To Give or Not to Give – The “Plus One”

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We are trying to keep our guest list on the small side, but it’s getting tricky! Do we have to give our single friends a “plus one”? What is the proper etiquette for inviting significant others? What if a guest RSVP’s with a date anyway?      -Addie from MD

Whittling down your guest list to the ideal number can be one of the most stressful elements of planning a wedding. Tensions rise, feelings get hurt and the happy couple begins to daydream about eloping. Whew!

Depending on who you ask or where you look, there are fairly rigid rules about including significant others. Here’s a list of rules and my advice on each…

Rule #1: Always, always include the second half of a couple who is married, engaged or living together. I completely 100% agree with this rule! Do your research and find out the name of your guest’s spouse, fiancé or live-in boyfriend/girlfriend. You don’t want to refer to your friend Sally’s fiancé of over a year as “and guest” on her invitation.

Rule #2: Allowing single guests who aren’t attached to significant others to bring dates is a thoughtful gesture, but one that is certainly not required. This is a good rule to keep in mind. However, it’s a little vague and not all that helpful. There are some additional items that you should consider when deciding to give a “plus one” or not. For example, as random as it may seem, take your own age into account. Are you a young bride? Do you have a lot of single friends that might prefer to attend your wedding as a group? If so, including “and guest” on every invitation is probably unnecessary. However, if you aren’t in your early to mid twenties and the majority of your friends are attached, allowing your single friends to bring a guest to your wedding may make them feel a lot more comfortable in a room full of couples. Whatever you decide, be consistent. Determine a general “rule of thumb” (i.e. only couples who have been together 1-2 years or longer be included, etc.) and stick to it.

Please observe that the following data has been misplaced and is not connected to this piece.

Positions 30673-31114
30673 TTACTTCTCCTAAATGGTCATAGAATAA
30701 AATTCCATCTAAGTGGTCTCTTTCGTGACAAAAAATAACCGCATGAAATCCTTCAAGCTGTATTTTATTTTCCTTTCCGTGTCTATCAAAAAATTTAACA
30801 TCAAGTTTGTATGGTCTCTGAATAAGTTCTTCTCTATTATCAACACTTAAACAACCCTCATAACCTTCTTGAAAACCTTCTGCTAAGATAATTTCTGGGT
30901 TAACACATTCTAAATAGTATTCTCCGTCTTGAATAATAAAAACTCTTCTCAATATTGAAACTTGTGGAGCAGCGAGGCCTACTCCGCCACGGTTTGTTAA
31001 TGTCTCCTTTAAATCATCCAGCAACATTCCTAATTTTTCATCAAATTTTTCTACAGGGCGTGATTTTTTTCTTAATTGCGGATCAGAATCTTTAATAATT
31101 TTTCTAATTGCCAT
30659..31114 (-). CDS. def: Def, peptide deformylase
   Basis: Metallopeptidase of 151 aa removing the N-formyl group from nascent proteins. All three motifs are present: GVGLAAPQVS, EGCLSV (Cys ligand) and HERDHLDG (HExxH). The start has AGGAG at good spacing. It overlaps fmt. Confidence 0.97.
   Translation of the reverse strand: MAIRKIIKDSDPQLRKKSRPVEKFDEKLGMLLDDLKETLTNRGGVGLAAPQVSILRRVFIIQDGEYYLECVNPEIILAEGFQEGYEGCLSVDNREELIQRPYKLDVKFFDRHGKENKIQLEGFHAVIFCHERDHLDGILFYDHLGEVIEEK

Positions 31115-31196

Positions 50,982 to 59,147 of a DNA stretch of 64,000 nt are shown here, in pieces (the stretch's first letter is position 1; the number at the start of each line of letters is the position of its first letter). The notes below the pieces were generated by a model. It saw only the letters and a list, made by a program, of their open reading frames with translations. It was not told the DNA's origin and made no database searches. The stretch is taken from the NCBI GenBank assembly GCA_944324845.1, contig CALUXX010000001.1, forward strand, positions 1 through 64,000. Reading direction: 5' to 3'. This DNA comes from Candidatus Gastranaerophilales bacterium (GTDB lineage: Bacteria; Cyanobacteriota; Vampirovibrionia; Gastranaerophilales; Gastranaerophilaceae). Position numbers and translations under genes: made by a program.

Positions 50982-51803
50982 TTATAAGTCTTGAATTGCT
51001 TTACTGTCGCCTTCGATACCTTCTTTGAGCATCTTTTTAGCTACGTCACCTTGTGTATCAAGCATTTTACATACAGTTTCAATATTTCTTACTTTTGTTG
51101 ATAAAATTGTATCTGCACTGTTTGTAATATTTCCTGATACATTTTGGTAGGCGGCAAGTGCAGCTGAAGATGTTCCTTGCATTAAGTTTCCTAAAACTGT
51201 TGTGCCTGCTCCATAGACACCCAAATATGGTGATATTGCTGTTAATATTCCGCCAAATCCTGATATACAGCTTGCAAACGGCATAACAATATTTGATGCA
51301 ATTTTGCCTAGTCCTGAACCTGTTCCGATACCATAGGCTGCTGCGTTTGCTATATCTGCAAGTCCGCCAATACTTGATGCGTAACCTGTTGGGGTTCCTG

Rule #3: Never actually list “and guest” on the invitation. I don’t entirely agree with this one. Miss Manners actually recommends listing each guest’s date by name on their own invitation. Yes, you heard me correctly. Traditional etiquette dictates that if a couple doesn’t live together, a second invitation should be sent directly to the date at his/her home address. Now, I don’t know about you, but this seems a bit unrealistic to me. While I agree that you should at least attempt to find out the name of your guest’s date and list them by name whenever possible, I don’t think they need to receive a separate invitation. Including them on the invitation that is sent directly to your guest is okay in my book! In the event that you are allowing your guests to bring a date that isn’t their committed partner, you can certainly list “and guest” on the invitation (preferably on the inner envelope, but that’s another topic for another time). Listing “and guest” implies that they can bring a date…any date of their choosing.

No matter what you do, follow your instinct! You may not be able to please everyone and that is okay. Sometimes, that is just the way it goes. If a guest happens to RSVP back with the name of an un-invited date, a phone call may be necessary. You have every right to let them know that you aren’t able to accommodate additional guests and you shouldn’t feel rude doing so. After all, this is your wedding and only you can truly understand the limitations of your budget or venue space. Hopefully, your friends and family will understand!

Have a question for Ask a ‘Roo, Email Lori at askaroo@tgkdesigns.com

Additional articles and sources to reference: Ask Jocelyn, Miss Manners, A Southern Soiree, The New York Times and Emily Post’s Wedding Etiquette 5th Edition.

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The opinions expressed in Ask a Roo posts are my own and may or may not necessarily represent or imply the views or policies of The Green Kangaroo, Inc.

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